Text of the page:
I have been working with EF Code First Migrations for a while but until recently had not used it for updating more than a local development database. As I discovered, it is actually pretty easy to run your migrations against different databases. The update-database command has an optional switch for a ConnectionStringName. However, if you are using web.config transformations to manage connection strings for different environments, you may only have one connection string name, with the environment specific connection string being defined in each transform. I’ll explain how I am getting around that.
To run migrations against your local database, you can run the following command in the Package Manager Console. The –project switch is optional. It is only needed in cases where you have the EF context, models etc defined in a different project than your web application.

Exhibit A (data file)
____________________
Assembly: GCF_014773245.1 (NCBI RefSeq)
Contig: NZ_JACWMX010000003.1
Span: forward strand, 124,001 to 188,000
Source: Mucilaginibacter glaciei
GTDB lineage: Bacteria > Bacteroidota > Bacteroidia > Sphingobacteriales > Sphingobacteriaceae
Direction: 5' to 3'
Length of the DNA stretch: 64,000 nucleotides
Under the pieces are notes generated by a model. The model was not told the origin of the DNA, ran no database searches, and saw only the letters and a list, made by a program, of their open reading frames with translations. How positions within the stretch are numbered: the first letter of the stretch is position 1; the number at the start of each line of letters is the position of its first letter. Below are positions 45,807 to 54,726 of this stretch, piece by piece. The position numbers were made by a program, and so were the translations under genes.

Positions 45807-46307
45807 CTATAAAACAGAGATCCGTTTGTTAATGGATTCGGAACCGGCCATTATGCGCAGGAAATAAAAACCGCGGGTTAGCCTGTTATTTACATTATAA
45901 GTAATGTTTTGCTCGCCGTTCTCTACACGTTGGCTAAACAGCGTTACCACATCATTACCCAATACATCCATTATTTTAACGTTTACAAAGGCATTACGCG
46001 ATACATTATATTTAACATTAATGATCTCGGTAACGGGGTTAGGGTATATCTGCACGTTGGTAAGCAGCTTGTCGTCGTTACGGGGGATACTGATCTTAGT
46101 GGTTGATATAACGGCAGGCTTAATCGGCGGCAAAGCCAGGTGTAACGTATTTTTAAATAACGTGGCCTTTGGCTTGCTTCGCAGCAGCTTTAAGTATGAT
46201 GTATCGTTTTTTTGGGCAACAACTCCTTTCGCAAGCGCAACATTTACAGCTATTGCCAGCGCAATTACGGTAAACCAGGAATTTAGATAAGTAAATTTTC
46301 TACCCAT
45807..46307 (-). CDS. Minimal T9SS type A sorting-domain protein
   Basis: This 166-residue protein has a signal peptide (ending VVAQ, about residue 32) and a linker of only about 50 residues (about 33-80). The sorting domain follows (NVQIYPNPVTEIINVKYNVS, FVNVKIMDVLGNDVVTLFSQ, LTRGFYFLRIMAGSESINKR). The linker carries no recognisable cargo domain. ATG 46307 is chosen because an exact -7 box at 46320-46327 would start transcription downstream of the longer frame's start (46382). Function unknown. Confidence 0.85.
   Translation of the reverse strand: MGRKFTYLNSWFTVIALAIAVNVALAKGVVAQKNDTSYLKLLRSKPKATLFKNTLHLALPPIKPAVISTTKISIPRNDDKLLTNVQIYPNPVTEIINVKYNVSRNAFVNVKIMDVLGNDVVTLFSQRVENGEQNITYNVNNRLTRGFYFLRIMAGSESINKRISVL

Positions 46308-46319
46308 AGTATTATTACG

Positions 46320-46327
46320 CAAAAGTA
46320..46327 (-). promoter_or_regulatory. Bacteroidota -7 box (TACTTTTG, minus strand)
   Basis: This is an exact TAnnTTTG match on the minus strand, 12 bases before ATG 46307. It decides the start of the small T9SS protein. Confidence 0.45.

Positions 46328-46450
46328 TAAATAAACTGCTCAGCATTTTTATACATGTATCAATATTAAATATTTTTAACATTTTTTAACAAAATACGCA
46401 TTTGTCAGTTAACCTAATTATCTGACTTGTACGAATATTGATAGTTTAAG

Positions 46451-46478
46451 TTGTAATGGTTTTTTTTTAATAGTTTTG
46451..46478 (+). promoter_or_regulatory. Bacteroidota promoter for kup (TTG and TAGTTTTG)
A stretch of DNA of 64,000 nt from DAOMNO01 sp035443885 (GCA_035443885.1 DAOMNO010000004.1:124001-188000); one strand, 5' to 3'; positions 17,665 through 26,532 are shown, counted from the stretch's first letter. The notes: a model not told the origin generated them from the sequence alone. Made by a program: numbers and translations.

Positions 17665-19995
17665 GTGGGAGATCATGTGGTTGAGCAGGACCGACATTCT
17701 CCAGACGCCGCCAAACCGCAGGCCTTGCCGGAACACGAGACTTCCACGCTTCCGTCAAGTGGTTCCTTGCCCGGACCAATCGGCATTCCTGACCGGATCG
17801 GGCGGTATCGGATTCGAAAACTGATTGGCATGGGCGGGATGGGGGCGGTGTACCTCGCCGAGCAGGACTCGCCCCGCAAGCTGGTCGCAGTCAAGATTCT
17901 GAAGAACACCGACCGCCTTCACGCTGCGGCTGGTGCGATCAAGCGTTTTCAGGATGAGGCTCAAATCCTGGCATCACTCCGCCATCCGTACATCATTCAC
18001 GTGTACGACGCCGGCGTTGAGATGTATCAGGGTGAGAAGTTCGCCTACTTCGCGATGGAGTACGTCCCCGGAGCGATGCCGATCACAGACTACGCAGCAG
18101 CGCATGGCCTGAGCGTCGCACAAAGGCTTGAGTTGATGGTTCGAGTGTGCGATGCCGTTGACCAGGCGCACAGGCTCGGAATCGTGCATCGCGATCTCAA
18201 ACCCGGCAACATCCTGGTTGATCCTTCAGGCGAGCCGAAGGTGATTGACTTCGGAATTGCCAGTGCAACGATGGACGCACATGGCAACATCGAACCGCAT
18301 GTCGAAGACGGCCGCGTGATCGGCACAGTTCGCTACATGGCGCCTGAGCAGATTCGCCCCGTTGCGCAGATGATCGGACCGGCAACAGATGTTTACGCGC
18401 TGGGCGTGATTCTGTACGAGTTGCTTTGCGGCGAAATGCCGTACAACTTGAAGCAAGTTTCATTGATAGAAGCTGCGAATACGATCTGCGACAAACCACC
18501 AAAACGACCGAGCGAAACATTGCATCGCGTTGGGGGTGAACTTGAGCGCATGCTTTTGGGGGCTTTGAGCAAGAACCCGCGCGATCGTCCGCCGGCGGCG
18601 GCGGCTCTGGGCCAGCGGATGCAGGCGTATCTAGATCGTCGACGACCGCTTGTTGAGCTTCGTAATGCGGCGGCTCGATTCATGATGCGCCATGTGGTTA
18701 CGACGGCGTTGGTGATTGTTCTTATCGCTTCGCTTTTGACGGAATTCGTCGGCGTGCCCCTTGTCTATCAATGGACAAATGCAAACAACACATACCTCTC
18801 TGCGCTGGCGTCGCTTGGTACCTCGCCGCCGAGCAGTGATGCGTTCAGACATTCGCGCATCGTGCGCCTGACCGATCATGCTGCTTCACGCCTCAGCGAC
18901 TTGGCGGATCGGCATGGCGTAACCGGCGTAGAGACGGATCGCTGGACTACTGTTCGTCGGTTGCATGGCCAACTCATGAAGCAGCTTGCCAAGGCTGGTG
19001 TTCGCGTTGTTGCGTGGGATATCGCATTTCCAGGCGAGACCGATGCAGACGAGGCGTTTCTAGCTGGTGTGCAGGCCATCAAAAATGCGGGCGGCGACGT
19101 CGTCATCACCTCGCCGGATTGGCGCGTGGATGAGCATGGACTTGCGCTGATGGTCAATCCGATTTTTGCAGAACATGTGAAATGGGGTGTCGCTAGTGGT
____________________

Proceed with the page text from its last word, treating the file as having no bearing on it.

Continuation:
1: update-database -project "project-name-with-migrations"
To get around the single connection string problem, the simplest solution I found was to create separate named connection string in the base web.config file. So for example in the web.config connectionString section you would have:
2: <add name="development" connectionString="..." />
3: <add name="test" connectionString="..." />
4: <add name="production" connectionString="..." />
This would enable migrations to be run in test with
1: update-database -ConnectionStringName="test"
Yes – this does introduce duplication, since the “test” connection string is also defined in web.test.config. But to me this is worth the tradeoff of being able to update databases in different environments without having to use an additional tool to sync database schemas.
If I find a better workaround I will post an update, but for now this does the job.